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Letters to the Editor

Enforcing codes

October 21, 2010

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To the editor:

As the city codes are now enforced, it is apparently easy to cheat and fill rental houses with many more occupants than allowed by city codes. Codes in single-family zoned neighborhoods are intended to protect affordable housing stock for families and neighbors from disruptive renters. No more than three unrelated individuals are allowed to live in a house in this zoning area. In multi-family neighborhoods, codes are intended to protect density and the livability of an area. No more than four unrelated individuals may live in a house in this zoning area.

Many landlords rent to more persons than allowed. Renting a home to six or eight people naturally brings in a much higher rent — $500 (a common individual rent) times 6 or 8 equals $3,000 to $4,000 a month. While the money is good for the landlord, there is often a negative impact on the neighborhood. Restoration of older homes becomes even more difficult as home prices are driven up by the money they can generate versus the physical condition of the home.

City codes, just like laws, are made to create order, civility and planning for healthy communities. Rule breakers create problems for everyone. There is always a process to change codes if they are unfair. Presently there is only a rental inspection program in single-family zoned neighborhoods. I hope that the city will seriously look into more effective ways to enforce their present blight codes and consider future rental inspections in multi-family zoned neighborhoods. City code enforcement officers cannot do their jobs without meaningful enforcement tools.

Candice Davis,

Lawrence

Comments

Richard Heckler 4 years, 2 months ago

"City code enforcement officers cannot do their jobs without meaningful enforcement tools."

Nor can the inspection process be performed properly without enough inspectors which also compounds the problem as we speak.

flyin_squirrel 4 years, 2 months ago

Merrill, City needs more taxes for new inspectors, but without new businesses we will get no more taxes. Wake up and quit speaking out both sides of your mouth. You cannot continue to voice displeasure in all new businesses (Lowes), and expect more services out of the city!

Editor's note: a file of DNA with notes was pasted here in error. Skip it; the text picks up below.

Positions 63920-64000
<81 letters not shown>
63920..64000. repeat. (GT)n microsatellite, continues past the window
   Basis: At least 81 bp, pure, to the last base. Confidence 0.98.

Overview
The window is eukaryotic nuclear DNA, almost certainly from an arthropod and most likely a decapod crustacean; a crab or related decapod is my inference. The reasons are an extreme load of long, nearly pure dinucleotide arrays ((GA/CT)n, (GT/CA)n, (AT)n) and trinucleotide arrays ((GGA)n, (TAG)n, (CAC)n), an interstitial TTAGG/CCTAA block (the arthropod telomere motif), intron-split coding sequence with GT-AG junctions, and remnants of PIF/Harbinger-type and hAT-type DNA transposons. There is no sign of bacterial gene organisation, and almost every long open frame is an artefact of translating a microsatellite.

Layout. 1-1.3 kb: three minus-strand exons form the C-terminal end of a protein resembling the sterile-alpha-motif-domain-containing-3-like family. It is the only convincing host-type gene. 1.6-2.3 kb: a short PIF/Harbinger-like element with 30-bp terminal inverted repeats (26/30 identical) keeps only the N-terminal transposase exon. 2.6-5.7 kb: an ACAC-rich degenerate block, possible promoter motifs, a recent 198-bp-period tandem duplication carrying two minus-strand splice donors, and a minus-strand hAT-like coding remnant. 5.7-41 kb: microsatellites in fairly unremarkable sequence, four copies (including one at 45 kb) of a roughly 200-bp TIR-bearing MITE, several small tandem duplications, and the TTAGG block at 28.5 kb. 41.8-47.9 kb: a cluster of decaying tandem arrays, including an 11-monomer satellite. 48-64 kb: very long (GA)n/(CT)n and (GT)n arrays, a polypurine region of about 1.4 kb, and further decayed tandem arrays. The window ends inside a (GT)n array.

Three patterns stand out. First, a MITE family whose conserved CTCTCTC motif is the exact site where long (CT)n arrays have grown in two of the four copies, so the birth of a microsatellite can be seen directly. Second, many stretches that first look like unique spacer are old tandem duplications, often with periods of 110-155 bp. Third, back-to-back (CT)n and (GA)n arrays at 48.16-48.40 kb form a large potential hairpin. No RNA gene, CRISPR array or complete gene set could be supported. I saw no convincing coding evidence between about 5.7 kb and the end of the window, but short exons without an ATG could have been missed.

christy kennedy 4 years, 2 months ago

A carefully constructed rental registration program, like successful programs in other cities, should pay for itself. Reasonable annual fees per unit would likely be spread out/passed on to tenants. And the tenants would reap the benefits of code enforcement (yeah, repairs do cost money), improved safety etc.

flyin_squirrel 4 years, 2 months ago

"Reasonable annual fees per unit would likely be spread out/passed on to tenants."

Interesting statement considering Candy is complaining about high priced rents, and we would be passing on more payments to the tenants.

hail2oldku 4 years, 2 months ago

Candy is complaining about high priced properties because they are worth more as split up rentals than as single family properties.

Michael Capra 4 years, 2 months ago

candice shame on you!!! didnt you break the code by not having the proper license to have a office in your home where you run your biz.Yes you did so how can you point the finger

JustNoticed 4 years, 2 months ago

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justforfun 4 years, 2 months ago

How bout this, Candice just shut up!! Most are tired of your complaining and give you no merit so just stop!

christy kennedy 4 years, 2 months ago

Wow. Do you have an actual thought to contribute on the subject?

ignati5 4 years, 2 months ago

Keep the faith, Candice! If anyone needs to "shut up," it would be cranks like the one who sent this comment.

hipper_than_hip 4 years, 2 months ago

The inspectors only do what Scott McCullough tells them to do; you want change, then get rid of McCullough.

flyin_squirrel 4 years, 2 months ago

Candy,

Restoration of older homes is not going to happen unless the rents can cover the cost. And if you only have 3 unrelated people living in a house, the rents will support a $150,000 house. Once you buy the property, you would have less than $20,000 for renovations (and that is if you could get a house for $130K). $20k wouldn't even cover bringing the electrical and plumbing up to code.

What Candy and her other merry women (Kyle you fall into this category as well) fail to realize is the long term implications of their actions. Their actions have made it cost prohibitive for anyone to renovate a house, so they are encouraging blight. Their long term goal is to make the Oread a "family neighborhood", which the chances of that ever happening are less than KU winning the National Title in football this year. And since houses will not be renovated by investors, investors will buy blocks of rundown by neglect houses and turn them into apartments (see Varsity House).

Wake up Candy, Marcy, Carol, and Kyle, because before you know it you are going to be houses in a sea of apartment complexes.

christy kennedy 4 years, 2 months ago

. . . Their long term goal is to make the Oread a "family neighborhood"